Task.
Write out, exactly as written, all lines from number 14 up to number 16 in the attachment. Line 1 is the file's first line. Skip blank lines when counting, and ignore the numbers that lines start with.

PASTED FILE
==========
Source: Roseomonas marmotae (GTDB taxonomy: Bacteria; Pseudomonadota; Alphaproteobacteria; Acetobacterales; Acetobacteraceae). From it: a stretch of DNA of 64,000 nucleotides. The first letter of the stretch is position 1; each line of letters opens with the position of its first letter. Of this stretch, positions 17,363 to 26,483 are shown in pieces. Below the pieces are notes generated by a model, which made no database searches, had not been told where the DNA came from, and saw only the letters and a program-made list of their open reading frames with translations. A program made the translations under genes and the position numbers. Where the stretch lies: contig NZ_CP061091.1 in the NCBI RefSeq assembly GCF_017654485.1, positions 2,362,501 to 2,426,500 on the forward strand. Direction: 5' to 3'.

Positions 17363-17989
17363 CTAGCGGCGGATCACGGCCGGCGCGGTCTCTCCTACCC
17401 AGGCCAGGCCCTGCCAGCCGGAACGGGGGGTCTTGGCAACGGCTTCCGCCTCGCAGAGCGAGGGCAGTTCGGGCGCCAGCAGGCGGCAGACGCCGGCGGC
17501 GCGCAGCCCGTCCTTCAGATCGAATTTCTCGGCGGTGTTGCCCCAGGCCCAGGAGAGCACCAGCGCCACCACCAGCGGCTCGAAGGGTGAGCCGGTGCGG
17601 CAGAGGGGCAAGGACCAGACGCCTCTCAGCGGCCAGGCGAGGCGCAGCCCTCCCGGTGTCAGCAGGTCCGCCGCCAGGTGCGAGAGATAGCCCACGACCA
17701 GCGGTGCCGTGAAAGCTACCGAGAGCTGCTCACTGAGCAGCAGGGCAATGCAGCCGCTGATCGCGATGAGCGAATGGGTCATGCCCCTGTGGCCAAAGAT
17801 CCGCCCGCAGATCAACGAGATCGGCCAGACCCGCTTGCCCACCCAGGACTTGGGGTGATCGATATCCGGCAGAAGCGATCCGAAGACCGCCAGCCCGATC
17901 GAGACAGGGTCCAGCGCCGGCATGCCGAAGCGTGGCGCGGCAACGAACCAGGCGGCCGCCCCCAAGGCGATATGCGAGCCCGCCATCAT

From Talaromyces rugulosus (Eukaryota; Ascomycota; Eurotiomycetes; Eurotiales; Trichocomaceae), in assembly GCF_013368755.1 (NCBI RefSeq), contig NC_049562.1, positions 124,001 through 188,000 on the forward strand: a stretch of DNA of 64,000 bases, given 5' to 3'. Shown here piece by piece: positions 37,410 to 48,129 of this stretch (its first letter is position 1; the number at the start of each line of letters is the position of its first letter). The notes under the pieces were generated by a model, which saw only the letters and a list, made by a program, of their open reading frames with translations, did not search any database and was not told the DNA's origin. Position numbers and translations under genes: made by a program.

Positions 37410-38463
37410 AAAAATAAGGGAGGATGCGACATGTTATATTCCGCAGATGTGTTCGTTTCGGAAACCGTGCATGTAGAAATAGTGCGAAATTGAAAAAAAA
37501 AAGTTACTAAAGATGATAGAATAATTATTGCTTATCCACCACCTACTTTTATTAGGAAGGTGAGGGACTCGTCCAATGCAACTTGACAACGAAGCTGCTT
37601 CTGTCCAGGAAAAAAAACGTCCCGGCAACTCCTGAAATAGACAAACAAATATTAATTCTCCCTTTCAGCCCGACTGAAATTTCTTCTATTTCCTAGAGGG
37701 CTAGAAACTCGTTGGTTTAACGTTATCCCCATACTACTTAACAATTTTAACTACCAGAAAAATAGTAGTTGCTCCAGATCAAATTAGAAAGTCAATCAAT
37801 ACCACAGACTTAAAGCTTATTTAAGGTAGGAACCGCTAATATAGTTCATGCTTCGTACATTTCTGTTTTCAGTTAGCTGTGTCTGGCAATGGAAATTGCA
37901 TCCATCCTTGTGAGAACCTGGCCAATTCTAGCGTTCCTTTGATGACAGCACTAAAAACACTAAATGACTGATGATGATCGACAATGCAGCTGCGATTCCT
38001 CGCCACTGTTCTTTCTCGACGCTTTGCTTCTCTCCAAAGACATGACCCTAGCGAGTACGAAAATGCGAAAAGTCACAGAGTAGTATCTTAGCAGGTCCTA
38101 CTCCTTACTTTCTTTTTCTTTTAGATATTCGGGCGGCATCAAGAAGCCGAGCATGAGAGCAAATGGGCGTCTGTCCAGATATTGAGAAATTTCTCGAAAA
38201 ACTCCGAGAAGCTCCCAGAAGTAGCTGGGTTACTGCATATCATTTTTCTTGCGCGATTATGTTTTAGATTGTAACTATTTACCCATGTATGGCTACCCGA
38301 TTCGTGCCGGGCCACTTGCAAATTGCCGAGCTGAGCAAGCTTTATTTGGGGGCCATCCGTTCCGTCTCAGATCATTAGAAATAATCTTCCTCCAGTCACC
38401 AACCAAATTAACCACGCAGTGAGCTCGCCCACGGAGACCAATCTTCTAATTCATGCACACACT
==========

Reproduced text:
37601 CTGTCCAGGAAAAAAAACGTCCCGGCAACTCCTGAAATAGACAAACAAATATTAATTCTCCCTTTCAGCCCGACTGAAATTTCTTCTATTTCCTAGAGGG
37701 CTAGAAACTCGTTGGTTTAACGTTATCCCCATACTACTTAACAATTTTAACTACCAGAAAAATAGTAGTTGCTCCAGATCAAATTAGAAAGTCAATCAAT
37801 ACCACAGACTTAAAGCTTATTTAAGGTAGGAACCGCTAATATAGTTCATGCTTCGTACATTTCTGTTTTCAGTTAGCTGTGTCTGGCAATGGAAATTGCA